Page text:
But at least some, and by my guess most, of the vast hoard of Benjamins out there is held by people who want to avoid banks’ reporting requirements in order to hide activities like tax evasion, illegal purchases of drugs and weapons, extortion and so on.

The thing is, whatever one’s reason for holding a big pile of cash may be, paper currency is inconvenient. People can and do keep stacks of bills in their home safes and do business with briefcases full of greenbacks, but that’s increasingly annoying in a digital era. So there’s a demand for digital currency — virtual equivalents of old-fashioned cash that can be stored and transferred electronically.

Cryptocurrencies like Bitcoin were supposed to meet that demand, but as the Federal Reserve study notes, they “have not been widely adopted as a means of payment” because their prices are extremely volatile, they’re difficult to use and they “make consumers vulnerable to loss, theft and fraud.”

To the extent that cryptocurrencies have been used for legitimate transactions — as opposed to, say, ransom payments — the currencies in question have often been “stablecoins,” whose issuers promise to redeem the coins on demand for ordinary dollars. The problem is that a stablecoin issuer is basically just a reinvented version of an ordinary bank, without the regulations and guarantees that make conventional banks mostly safe. Indeed, the stablecoin sector has already suffered some spectacular failures, in which coin holders have lost much or all of their money.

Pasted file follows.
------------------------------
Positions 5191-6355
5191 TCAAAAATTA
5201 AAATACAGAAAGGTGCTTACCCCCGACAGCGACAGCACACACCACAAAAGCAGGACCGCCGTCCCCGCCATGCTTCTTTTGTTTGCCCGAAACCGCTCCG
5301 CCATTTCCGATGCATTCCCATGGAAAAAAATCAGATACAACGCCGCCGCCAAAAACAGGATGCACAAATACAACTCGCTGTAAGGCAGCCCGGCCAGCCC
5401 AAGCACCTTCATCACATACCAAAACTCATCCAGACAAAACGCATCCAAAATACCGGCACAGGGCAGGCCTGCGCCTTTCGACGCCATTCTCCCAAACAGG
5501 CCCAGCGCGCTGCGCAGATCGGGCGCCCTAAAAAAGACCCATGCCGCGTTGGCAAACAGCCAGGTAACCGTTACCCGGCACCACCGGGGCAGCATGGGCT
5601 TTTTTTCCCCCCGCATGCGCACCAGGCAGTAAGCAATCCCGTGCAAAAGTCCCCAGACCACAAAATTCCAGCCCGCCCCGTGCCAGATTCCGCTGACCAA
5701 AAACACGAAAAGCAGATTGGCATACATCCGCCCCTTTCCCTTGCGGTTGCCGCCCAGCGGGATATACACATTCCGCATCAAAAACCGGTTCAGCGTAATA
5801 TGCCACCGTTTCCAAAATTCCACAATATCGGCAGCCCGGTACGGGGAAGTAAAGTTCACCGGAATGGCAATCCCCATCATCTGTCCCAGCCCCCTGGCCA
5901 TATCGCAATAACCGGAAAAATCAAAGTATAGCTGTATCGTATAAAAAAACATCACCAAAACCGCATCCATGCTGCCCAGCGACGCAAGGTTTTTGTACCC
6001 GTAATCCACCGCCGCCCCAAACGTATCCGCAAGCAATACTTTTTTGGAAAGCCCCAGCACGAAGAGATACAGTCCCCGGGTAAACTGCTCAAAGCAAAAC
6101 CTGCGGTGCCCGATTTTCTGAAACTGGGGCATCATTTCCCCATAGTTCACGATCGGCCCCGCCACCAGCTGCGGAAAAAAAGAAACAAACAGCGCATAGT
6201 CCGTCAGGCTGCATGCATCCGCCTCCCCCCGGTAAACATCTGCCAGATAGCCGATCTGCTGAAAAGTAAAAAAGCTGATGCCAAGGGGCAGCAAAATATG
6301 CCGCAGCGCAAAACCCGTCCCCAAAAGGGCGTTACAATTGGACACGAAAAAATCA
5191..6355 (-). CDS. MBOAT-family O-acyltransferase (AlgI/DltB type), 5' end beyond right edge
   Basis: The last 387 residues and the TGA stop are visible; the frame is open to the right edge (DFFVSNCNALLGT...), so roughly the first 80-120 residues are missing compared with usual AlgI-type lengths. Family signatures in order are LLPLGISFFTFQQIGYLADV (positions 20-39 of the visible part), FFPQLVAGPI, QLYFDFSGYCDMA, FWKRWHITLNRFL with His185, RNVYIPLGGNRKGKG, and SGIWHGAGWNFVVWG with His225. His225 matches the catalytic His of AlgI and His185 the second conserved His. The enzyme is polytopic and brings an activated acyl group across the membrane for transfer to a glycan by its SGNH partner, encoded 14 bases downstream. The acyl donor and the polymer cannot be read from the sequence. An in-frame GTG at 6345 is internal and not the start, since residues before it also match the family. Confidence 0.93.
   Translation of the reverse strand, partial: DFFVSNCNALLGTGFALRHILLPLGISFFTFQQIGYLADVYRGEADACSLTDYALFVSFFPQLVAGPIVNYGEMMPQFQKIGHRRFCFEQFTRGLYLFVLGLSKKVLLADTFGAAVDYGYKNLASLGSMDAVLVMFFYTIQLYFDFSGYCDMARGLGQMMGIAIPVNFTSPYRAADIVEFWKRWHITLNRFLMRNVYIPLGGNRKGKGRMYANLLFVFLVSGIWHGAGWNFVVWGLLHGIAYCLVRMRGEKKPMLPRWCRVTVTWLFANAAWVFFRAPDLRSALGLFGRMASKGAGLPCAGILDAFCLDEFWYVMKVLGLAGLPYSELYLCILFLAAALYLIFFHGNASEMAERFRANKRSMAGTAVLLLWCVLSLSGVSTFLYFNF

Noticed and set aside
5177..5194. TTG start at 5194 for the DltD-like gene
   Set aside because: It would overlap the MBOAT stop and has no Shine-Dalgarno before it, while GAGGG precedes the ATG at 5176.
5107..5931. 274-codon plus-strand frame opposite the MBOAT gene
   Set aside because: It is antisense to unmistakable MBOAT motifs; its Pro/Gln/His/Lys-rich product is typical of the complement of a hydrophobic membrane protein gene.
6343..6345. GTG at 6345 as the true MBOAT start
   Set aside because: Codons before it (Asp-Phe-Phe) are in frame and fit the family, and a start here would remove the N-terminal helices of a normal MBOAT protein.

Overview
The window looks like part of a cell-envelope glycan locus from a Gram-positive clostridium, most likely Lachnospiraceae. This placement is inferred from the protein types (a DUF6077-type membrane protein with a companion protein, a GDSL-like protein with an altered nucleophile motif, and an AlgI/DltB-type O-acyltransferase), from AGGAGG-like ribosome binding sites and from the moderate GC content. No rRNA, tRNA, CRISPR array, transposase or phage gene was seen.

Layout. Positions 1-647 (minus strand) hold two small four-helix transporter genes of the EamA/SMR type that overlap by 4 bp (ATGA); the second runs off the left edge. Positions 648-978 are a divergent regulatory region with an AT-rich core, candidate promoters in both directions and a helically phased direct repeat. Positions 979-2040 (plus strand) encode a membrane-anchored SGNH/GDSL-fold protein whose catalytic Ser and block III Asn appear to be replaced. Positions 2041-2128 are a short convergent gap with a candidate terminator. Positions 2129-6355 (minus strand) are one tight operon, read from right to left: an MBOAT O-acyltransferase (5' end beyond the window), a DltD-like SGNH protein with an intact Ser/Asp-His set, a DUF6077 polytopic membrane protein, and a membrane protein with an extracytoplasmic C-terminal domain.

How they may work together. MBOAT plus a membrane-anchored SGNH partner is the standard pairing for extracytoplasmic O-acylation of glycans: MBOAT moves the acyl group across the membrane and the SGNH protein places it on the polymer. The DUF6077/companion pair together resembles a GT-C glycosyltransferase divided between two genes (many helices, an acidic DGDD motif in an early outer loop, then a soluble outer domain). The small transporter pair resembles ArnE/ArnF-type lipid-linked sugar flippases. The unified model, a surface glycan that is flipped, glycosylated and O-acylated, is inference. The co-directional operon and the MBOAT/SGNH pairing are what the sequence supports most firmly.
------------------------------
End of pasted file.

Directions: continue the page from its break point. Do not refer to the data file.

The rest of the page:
Hence the proposal for a central bank digital currency, which would basically be a government-issued stablecoin whose tokens wouldn’t be pegged to the dollar — they would legally be dollars, and hence risk-free. It would capture much of the appeal of those stacks of physical cash, without the practical drawbacks.